Both sides vulnerable

NORTH

{spade} 8 5

{heart} K 9 6 3

{diam} A Q J 4 2

{club} 9 7

WEST

{spade} K 10 7 6 2

{heart} Q 4 2

{diam} 10 7 3

{club} Q 8

EAST

{spade} Q 4 3

{heart} 8 7 5

{diam} 9 8

{club} A J 6 3 2

SOUTH (D)

{spade} A J 9

{heart} A J 10

{diam} K 6 5

{club} K 10 5 4

The bidding: South WestNorthEast1 NT Pass2 {club} Pass2 {diam} Pass3 NT All Pass Opening lead: {spade} 6

When I watched today's 3NT in a rough-and-tumble money game at the club, South captured East's queen of spades and impassively led a diamond to the jack, as if finessing. He next led a heart to his jack.

West took the queen but fell for South's small deception: West led a diamond, and South claimed nine tricks.

"Very nice," I remarked. "You finessed in hearts against East as an 'avoidance' play. Even if West won, you'd be safe if he also had the ace of clubs."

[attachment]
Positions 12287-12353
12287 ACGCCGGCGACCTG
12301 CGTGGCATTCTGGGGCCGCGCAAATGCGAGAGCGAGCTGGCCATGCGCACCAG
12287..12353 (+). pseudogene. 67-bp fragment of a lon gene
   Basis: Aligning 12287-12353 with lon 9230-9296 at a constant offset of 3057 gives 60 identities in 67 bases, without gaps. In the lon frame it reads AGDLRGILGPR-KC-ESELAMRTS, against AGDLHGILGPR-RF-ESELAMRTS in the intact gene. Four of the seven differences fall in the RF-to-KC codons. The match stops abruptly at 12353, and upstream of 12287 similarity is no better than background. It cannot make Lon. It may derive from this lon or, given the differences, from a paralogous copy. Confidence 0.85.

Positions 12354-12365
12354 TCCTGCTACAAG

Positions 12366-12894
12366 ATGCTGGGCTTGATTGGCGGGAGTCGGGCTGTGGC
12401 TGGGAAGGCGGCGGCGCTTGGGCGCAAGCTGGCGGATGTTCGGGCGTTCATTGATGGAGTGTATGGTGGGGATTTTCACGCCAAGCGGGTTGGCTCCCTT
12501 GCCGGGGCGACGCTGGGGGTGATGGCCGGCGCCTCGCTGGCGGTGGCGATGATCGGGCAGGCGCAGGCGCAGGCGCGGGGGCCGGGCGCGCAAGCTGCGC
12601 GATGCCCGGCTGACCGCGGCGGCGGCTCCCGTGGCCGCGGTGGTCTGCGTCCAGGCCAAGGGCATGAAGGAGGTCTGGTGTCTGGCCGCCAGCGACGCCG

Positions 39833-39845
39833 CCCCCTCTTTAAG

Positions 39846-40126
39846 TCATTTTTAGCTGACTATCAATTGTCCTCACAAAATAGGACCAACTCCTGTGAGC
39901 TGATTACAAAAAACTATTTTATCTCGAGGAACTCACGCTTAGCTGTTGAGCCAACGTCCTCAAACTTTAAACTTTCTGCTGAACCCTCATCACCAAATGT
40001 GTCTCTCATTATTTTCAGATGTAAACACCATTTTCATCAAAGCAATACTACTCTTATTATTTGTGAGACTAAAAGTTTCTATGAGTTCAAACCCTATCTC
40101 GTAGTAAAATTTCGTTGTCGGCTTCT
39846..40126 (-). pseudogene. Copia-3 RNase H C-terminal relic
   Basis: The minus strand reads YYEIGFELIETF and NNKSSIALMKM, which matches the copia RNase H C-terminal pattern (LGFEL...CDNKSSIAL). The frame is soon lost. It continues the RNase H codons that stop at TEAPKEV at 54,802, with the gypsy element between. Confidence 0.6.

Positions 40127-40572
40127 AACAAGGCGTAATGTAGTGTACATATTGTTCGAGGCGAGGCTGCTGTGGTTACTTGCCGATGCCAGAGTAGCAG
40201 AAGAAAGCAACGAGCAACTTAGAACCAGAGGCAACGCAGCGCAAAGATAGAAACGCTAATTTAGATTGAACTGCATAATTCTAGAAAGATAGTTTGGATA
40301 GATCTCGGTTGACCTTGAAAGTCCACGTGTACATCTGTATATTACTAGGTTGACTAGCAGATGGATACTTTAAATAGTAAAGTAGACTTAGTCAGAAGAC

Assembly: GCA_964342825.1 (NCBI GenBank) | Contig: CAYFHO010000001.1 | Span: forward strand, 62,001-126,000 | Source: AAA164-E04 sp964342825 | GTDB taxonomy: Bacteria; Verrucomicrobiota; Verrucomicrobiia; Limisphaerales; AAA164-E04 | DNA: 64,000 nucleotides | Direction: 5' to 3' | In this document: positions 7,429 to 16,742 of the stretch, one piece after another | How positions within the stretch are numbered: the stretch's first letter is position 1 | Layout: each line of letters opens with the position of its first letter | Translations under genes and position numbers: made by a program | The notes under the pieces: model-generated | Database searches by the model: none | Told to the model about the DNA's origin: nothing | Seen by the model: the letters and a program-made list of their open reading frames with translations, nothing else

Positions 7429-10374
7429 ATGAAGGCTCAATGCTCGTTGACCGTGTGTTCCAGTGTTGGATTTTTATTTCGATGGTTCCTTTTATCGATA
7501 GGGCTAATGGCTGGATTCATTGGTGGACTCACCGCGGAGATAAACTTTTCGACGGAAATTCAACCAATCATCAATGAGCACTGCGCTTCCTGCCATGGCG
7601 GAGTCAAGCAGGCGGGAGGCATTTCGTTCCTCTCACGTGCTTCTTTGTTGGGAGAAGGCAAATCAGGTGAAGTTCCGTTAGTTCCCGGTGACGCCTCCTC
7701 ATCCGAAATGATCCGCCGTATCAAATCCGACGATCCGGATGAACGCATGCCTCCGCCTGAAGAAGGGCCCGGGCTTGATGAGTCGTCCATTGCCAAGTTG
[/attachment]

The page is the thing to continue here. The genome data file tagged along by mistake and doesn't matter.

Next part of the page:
"Actually," South grunted, "I finessed into the weaker opponent. I thought even if West took the queen, he wouldn't know what to do next."

"Sez you," West roared, and the fight commenced.

If East had the king of diamonds, he'd grab it at Trick Two to return a spade, so West can count five diamonds, at least two hearts and a spade for South. If South has the ace of clubs, 3NT is cold. When West takes the queen of hearts, he must lead the eight of clubs. East wins and returns a spade, and South goes down.

Daily Question

You hold:

{spade} K 10 7 6 2 {heart} Q 4 2 {diam} 10 7 3 {club} Q 8.

Your partner opens 1NT, and the next player passes. What do you say?

Answer: Expert opinions would differ. Some would sign off at two spades (with a transfer response), others would be willing to try for game and might respond two clubs, Stayman. I would pass. Game chances are too slim to worry about, there are enough high cards to assure a plus at 1NT, and a bad trump break might sink a contract of two spades.

(c)2005, Tribune Media Services